When Richard Nixon boarded the helicopter on the White House lawn 40 years ago this month, his removal from the presidency was supposed to herald a new era in American politics. Disgraced for his proven, though belatedly admitted, knowledge of what had transpired in the affair known as Watergate, Nixon was caught in a lie and had to go. From here on in, Washington was going to tell the truth.
Did anyone really believe that? Certainly Nixon, who had built his confoundingly durable political career on deception and situational opportunism, didn't. If anything, he regarded his impeachment of proof that he was an especially persecuted case, a guy who got nailed for doing what just about every previous president had likely done, and what his two predecessors – John Kennedy and Lyndon Johnson – had, as far as Nixon was concerned, definitely done. For Nixon, lying was simply politics by a nastier name, and he was being punished only because the whole world was out to get him. The lying, to the inveterate liar, was incidental.
How fascinating, then, that in the very week marking the 40th anniversary of his disgraced exit from office, two movies appeared that look skeptically at the role of hoodwinkery in show business, and from opposite sides of the ethical canyon.
In Woody Allen's latest, Magic in the Moonlight, Colin Firth plays a stuffed-shirt doubter charged with exposing the fraudulence of a clairvoyant (Emma Stone), only to fall for the woman because his hardened heart needs the magic as much as it does her. His redemption is a matter of believing the lie.
In the documentary An Honest Liar, a real-life, hard-core skeptic known as The Amazing Randi is seen devoting his life to debunking the claims of faith-healers and psychics who prey on the same people who willfully surrender to the fraud that Magic in the Moonlight casts as a condition of true love. But as we learn, Randi himself is a bearer of secrets and artfully concealed truths, a man whose crusade for transparency might well be a function of his own conflicted relationship with the lies he's been compelled to live.
But where both movies concur is on the power of deception. It's something that is either romantically irresistible or practically inevitable. It's deeper than any moral defences we might marshal against it, and it might well be a defining factor of the human condition.
I doubt that Nixon would have disagreed, and one can't help but be struck by Allen's conviction that there's nothing sweeter than an act that pulls itself off as the truth. (After all, whose veracity – in showbiz anyway – has been more closely scrutinized and questioned this past year than his?) But before we ourselves surrender to such artfully articulated moral relativism, let's consider the contexts. Despite claims to universal principle on both sides, neither politics nor show business operate in the real world at all times, and both have a deeply vested interests in convincing us that the deceptions necessary to their survival are simply endemic to human nature. It's part self-deception, part self-promotion, and all b.s.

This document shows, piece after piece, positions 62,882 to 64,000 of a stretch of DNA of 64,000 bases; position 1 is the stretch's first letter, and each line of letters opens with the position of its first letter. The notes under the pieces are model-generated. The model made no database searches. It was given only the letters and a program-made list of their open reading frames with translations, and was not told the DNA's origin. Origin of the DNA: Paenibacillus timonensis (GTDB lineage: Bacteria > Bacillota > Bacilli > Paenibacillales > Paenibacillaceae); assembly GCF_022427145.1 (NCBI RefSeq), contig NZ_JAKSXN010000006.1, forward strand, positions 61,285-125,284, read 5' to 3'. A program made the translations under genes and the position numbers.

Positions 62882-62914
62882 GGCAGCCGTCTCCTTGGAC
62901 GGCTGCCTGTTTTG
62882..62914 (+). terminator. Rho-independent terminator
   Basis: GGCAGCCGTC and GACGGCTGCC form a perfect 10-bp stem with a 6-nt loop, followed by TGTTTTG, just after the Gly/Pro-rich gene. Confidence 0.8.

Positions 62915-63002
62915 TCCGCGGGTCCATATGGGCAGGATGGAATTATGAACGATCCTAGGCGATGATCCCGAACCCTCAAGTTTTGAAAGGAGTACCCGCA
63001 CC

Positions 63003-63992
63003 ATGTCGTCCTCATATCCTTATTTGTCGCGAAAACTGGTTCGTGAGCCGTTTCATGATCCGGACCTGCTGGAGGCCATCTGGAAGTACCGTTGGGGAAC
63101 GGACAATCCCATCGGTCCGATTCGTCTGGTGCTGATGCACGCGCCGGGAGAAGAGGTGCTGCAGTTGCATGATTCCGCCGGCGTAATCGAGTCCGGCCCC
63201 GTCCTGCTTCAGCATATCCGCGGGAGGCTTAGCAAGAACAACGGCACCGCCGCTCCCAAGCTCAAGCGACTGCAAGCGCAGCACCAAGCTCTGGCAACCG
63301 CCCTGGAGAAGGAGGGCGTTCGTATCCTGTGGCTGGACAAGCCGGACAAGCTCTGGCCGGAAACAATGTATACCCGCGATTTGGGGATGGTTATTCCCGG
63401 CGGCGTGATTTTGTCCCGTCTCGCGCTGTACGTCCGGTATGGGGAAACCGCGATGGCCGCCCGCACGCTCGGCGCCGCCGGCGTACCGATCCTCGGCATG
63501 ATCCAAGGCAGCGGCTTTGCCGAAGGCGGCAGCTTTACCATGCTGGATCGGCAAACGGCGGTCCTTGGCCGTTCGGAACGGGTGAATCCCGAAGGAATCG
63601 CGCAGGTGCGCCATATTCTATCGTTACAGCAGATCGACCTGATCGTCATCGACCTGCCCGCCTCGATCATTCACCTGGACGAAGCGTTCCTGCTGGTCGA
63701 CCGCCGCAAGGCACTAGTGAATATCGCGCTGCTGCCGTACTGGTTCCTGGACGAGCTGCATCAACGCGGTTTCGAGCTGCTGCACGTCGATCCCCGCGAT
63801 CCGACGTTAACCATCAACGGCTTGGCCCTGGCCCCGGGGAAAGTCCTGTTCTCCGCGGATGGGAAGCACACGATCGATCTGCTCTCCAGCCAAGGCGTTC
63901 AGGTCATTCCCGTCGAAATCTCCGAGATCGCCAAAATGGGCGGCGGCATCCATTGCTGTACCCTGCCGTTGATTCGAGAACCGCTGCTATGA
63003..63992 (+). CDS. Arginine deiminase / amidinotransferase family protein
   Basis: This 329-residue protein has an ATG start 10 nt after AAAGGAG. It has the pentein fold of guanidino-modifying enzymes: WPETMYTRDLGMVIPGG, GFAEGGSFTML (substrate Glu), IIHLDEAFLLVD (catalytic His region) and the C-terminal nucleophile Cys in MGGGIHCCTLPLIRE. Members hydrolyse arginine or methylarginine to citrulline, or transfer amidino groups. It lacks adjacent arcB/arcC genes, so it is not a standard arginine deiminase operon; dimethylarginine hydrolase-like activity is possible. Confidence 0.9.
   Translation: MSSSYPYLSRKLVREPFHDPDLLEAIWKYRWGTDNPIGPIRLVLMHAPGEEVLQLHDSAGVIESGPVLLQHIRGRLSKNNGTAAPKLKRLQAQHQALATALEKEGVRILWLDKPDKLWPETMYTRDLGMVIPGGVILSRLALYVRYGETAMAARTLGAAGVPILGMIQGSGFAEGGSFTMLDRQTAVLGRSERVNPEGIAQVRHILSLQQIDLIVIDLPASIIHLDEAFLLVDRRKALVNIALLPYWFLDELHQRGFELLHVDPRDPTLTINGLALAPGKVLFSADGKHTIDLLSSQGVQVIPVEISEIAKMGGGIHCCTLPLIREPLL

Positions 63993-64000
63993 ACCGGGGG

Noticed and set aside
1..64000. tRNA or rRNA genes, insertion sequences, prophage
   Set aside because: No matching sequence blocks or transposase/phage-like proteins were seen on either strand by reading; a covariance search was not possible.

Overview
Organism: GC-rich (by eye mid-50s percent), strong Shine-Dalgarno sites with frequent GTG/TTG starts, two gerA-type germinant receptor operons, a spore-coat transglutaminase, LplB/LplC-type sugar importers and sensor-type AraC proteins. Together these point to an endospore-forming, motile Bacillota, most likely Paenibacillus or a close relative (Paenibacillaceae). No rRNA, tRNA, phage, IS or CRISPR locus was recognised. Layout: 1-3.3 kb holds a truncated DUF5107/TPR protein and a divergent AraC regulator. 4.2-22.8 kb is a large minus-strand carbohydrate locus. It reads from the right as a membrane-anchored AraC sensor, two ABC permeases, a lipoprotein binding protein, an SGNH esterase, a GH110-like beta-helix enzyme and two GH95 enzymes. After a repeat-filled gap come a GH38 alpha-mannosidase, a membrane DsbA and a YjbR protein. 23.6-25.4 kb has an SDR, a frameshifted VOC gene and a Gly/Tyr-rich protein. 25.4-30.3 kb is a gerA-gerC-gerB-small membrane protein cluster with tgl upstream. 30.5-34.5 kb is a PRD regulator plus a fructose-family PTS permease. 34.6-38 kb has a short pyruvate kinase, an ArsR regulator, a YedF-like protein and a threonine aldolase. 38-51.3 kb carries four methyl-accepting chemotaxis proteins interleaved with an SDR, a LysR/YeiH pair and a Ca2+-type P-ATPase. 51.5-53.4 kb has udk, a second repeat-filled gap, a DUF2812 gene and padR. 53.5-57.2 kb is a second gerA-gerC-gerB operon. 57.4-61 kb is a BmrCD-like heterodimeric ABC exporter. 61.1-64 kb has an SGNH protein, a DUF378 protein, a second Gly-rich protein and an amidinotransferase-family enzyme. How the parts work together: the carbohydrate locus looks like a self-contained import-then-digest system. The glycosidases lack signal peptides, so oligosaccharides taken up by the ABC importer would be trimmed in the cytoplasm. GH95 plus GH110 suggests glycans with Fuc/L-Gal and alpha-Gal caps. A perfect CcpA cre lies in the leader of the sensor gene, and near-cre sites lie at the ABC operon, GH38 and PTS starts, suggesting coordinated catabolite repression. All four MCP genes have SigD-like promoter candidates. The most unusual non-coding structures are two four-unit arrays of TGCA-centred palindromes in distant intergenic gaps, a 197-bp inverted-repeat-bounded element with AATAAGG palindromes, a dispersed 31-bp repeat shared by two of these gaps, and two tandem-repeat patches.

Hollywood, clearly, is a case study in industrial artifice. It was developed on the West Coast just after the western frontier became America's primary source of history-flaunting mythology. And it built its empire on a foundation of flagrant boondoggle. It was invented by people who rewrote personal histories, and it still is populated by refugees from reality: people seeking to re-invent themselves in accordance with popular demand, flesh-and-blood average folk rebranded as mythical archetypes.
In Hollywood, one changes one's name, effaces one's personal history and gets famous by the very act of pretense. On both sides of the camera, the only truth that matters is that which clicks with public desire, which "sells." Morality adjusts with market demand, history becomes the pliant raw material of fiction, and box-office revenue is the final court of appeal on any charges of chicanery.
At the risk of waxing too cynical, it might be suggested that Nixon's most self-defeating and exceptional crime wasn't lying, but lying badly. The 37th presidency would be tarnished by his poor performance, and it would be tough going for presidents 38 and 39.
But waiting in the wings was number 40, and he'd make things right. He'd restore the presidency, and America, to their rightful glory, and he'd triumph by selling an image of the nation that was movie-like, replete with heroes, evil empires, gunfights, romance and happy endings. His name, of course, was Ronald Reagan, and he learned everything he knew about politics in Hollywood.